Fr. Bloomfield's Blog

I am a Roman Catholic Priest of the Archdiocese of Detroit, currently assigned to Divine Child Parish in Dearborn, Michigan. When I manage to keep the page updated, hopefully something interesting can be found here!

Sunday, September 17, 2006

Faith Seeking Understanding for September 17, 2006

St. Irenaeus is perhaps the most important theologian of the second century. As we have seen with the Letters of St. Ignatius, and even the works of St. Justin Martyr, the Church was in her infancy and was suffering persecution throughout the Roman Empire. As such, their works tended to be exhortations to holiness or defense of the Faith. The development of theology, however, was just about to begin. Along with this growth in exploring the Faith came the danger of heresy. Irenaeus responded to the heresies of his time with clarity and firmness.

He was born in the first half of the second century, between 115 and 125 A.D., to a Christian family, most likely near Smyrna in Asia. He seems to have been a disciple of St. Polycarp there; owing to the lively trade with Gaul (modern-day France), the bishop Pothinus was sent as a missionary to Lyons and Irenaeus accompanied him as a young priest. Pothinus was martyred by the Romans, whereupon Irenaeus became the bishop of Lyons. The Roman persecutions were not the only danger to the Church at this time: heresies had also begun to spread. St. Irenaeus of Lyons then began his great work to stamp out heresy and to defend the true Faith until his death sometime around 202 A.D. We celebrate his feast day on June 28th.

Two works remain of great importance: Against the Heresies (Adversus Hæreses) and the Demonstration of the Apostolic Preaching. Against the Heresies is a monumental work of five volumes intended to expose and refute the various Gnostic heresies of the time. As we have seen before, gnosis is the Greek word for knowledge; the Gnostic heresies were different ways of searching for a hidden or secret knowledge that would bring salvation. These heresies would appear to use some elements of Christianity, but their beliefs were completely opposed to the Gospel. Since his work is so important, we will spend a few weeks exploring the teaching of St. Irenaeus and the theology that he develops to refute the errors of Gnosticism.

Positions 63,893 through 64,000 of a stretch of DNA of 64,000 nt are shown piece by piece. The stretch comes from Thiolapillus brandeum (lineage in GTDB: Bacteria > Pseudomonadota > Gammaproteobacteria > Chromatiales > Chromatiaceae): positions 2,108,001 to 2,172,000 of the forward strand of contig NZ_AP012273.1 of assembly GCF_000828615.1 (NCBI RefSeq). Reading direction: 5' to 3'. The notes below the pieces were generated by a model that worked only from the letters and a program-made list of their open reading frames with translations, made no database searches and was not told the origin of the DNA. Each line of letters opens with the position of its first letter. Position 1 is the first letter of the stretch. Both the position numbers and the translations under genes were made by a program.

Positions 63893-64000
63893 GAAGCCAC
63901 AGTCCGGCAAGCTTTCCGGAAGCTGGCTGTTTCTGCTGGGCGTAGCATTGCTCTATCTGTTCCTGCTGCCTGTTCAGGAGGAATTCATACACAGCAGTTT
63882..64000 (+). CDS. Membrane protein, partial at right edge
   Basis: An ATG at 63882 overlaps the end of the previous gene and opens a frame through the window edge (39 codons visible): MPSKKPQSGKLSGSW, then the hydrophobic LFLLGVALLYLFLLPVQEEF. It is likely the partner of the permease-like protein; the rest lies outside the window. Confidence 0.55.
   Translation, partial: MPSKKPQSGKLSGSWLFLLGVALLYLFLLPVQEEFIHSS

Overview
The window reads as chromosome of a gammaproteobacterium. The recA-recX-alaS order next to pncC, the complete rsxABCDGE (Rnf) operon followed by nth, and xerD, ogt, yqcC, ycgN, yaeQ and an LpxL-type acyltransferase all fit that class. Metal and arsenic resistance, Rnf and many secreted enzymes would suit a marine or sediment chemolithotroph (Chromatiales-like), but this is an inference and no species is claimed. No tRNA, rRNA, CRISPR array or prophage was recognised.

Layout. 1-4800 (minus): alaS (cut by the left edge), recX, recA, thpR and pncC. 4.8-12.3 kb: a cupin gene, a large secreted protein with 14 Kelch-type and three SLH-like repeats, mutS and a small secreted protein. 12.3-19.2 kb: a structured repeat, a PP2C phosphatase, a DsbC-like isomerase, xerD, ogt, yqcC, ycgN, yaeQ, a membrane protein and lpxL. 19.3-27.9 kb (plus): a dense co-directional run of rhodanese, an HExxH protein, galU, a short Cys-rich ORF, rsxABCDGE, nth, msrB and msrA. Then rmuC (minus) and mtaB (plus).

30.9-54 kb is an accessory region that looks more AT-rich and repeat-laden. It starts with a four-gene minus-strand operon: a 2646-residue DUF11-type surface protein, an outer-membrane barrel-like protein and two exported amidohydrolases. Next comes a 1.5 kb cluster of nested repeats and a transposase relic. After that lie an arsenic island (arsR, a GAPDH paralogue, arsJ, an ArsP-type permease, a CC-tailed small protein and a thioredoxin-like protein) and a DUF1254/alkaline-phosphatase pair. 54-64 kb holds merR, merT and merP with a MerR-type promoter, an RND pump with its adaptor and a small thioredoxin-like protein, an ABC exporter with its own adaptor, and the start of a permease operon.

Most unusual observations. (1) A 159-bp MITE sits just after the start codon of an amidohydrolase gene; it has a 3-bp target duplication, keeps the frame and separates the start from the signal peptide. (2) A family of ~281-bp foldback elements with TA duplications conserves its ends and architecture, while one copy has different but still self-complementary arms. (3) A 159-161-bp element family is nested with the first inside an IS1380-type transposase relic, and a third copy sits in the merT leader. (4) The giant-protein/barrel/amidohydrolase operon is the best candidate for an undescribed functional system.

He begins with clarity about error: “These men falsify the oracles of God, and prove themselves evil interpreters of the good word of revelation. They also overthrow the faith of many, by drawing them away, under a pretense of knowledge [gnosis]” (bk. 1, preface). Continuing, “Error, indeed, is never set forth in its naked deformity, lest, being thus exposed, it should at once be detected. But it is craftily decked out in an attractive dress, so as, by its outward form, to make it appear to the inexperienced more true than the truth itself” (ibid.). How often, even today, are the truths of Christianity mocked by the culture, which would present a more attractive “truth” in its place?

What was Irenaeus’ plan? “I intend, then, to the best of my ability, with brevity and clearness to set forth the opinions of those who are now promulgating heresy. … I shall also endeavor, according to my moderate ability, to furnish the means of overthrowing them, by showing how absurd and inconsistent with the truth are their statements” (ibid.).

In the first few chapters of his first volume, he describes the very strange and esoteric beliefs of the Valentinian Gnostics. What becomes alarmingly clear is that the Gnostics used the Scriptures to their own ends, interpreting everything according to their own erroneous doctrines. Foundational to their belief is the dichotomy that must exist between matter and spirit. Irenaeus clearly describes the war that exists between spirit and matter for them: “it is impossible that material substance should partake of salvation, so again it is impossible that spiritual substance should ever come under the power of corruption” (ch. 6, n. 3).

If this were the case, Irenaeus explains, then Jesus Christ could not be “the Word made flesh,” because spiritual beings cannot associate with the material; and as such, this would prevent Christ from saving men by the shedding of His blood. In fact, however, spirit and matter are united in each human person.

The Church is the guardian of the truth of the Faith: “The Church, though dispersed throughout the whole world, even to the ends of the earth, has received from the apostles and their disciples this faith” (ch. 10, n. 1). Moreover, “the Church, having received this preaching and this faith, although scattered throughout the whole world, yet, as if occupying but one house, carefully preserves it. She also believes these points just as if she had but one soul, and one and the same heart, and she proclaims them, and teaches them, and hands them down, with perfect harmony, as if she possessed only one mouth” (ch. 10, n. 2).

We will continue learning from this great theologian next week. God bless you all!